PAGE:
Measurement of the angular deviation (rotation) of the bracket

Statistical analysis

The data did not have a normal distribution. The median [interquartile range (IQR)] was used to describe the transfer deviation between the two groups. The overall significant difference in transfer deviations between the three tooth groups (incisors, canines, premolars) was assessed by the non-parametric Kruskal-Wallis H multipair comparison. Furthermore, the differences between the two transfer methods were determined using the Mann-Whitney test. The p-value < 0.05 was considered statistically significant. All statistical analyses were performed using SPSS v26.0.


A total of 6 and 8 brackets in methods 1 and 2 fell off during the transfer process, respectively, and therefore, were not included in the evaluation. This study determined 186 brackets (94 in method 1 and 92 in method 2). Tables 1 and 2 show that both methods have adhesive residue, prominent linear deviation in the vertical direction, and the worst bonding accuracy in the torque direction in the angular deviation. Furthermore, here, the linear and angular measurements of 0.25 mm and 1°, respectively, were set as clinically acceptable limits. Although method 2 indicated a greater residual adhesive as well as linear and angular deviations than method 1, the deviation of method 2 was still clinically acceptable.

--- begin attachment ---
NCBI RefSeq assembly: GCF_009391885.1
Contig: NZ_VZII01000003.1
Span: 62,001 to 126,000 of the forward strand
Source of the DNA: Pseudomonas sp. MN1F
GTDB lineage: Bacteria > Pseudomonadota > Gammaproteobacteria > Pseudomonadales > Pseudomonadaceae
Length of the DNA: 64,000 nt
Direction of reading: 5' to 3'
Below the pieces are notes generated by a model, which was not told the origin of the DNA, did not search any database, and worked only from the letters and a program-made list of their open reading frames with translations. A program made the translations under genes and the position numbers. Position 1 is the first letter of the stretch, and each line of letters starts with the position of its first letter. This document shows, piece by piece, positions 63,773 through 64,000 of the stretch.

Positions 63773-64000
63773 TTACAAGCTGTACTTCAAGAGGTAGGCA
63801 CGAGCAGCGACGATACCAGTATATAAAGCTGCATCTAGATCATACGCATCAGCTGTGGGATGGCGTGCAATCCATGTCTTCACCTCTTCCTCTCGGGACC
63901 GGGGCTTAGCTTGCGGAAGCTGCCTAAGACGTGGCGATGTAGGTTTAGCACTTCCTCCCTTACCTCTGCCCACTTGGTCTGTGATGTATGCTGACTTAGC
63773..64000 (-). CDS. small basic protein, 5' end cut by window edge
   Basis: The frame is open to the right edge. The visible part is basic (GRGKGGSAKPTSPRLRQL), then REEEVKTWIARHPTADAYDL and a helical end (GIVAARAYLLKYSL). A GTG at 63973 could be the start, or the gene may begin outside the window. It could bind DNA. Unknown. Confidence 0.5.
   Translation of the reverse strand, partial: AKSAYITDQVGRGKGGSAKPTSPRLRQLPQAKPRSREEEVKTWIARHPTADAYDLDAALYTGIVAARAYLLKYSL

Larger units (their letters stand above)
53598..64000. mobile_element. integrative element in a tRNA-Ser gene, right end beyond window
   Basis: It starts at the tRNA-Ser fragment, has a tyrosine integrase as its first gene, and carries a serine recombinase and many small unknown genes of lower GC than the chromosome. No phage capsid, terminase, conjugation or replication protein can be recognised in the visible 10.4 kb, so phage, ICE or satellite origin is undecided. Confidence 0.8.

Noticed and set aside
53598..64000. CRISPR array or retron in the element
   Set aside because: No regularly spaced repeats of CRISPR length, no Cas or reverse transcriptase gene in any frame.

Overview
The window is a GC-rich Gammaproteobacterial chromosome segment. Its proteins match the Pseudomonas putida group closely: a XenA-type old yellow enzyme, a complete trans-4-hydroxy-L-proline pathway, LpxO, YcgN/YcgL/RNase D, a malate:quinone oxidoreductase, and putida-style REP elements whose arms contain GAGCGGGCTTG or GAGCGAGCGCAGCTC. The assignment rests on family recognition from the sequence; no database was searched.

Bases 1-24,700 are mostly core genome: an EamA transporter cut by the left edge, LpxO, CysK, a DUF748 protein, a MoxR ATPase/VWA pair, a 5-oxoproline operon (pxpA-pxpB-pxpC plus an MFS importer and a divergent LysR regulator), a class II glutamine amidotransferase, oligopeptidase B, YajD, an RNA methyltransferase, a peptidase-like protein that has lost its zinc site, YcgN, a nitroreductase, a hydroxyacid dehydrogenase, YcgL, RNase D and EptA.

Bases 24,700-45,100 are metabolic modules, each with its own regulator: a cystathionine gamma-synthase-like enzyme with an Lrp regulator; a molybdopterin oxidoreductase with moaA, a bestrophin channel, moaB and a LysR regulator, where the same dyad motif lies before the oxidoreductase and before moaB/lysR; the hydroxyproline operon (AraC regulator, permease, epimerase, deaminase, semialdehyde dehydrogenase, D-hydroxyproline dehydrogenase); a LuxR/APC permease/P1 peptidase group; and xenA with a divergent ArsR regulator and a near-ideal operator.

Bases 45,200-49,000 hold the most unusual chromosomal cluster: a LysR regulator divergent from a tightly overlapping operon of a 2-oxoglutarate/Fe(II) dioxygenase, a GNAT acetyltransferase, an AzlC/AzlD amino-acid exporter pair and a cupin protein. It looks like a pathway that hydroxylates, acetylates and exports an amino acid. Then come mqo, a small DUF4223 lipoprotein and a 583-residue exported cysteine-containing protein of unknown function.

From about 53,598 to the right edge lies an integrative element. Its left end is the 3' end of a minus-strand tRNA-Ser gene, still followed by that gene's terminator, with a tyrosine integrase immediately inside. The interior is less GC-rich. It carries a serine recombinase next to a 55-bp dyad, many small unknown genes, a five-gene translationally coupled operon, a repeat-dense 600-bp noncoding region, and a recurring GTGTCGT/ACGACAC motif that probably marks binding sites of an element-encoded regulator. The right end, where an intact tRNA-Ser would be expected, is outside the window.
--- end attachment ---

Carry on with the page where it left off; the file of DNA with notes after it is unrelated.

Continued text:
The comparison of the bonding effect of the three tooth groups revealed that all the tooth groups of method 1 and method 2 had adhesive residue, with the premolars having the most adhesive residue. Moreover, the error of premolars in the vertical direction was the largest in method 1. There were no significant differences in other groups (Table 1). Although method 2 vertical direction exhibited differences among the groups, the Kruskal-Wallis H had no differences. The transfer deviation of the incisor in the transversal direction was small, but the rotation was large. Additionally, premolars also exhibited substantial deviations in torque (Table 2).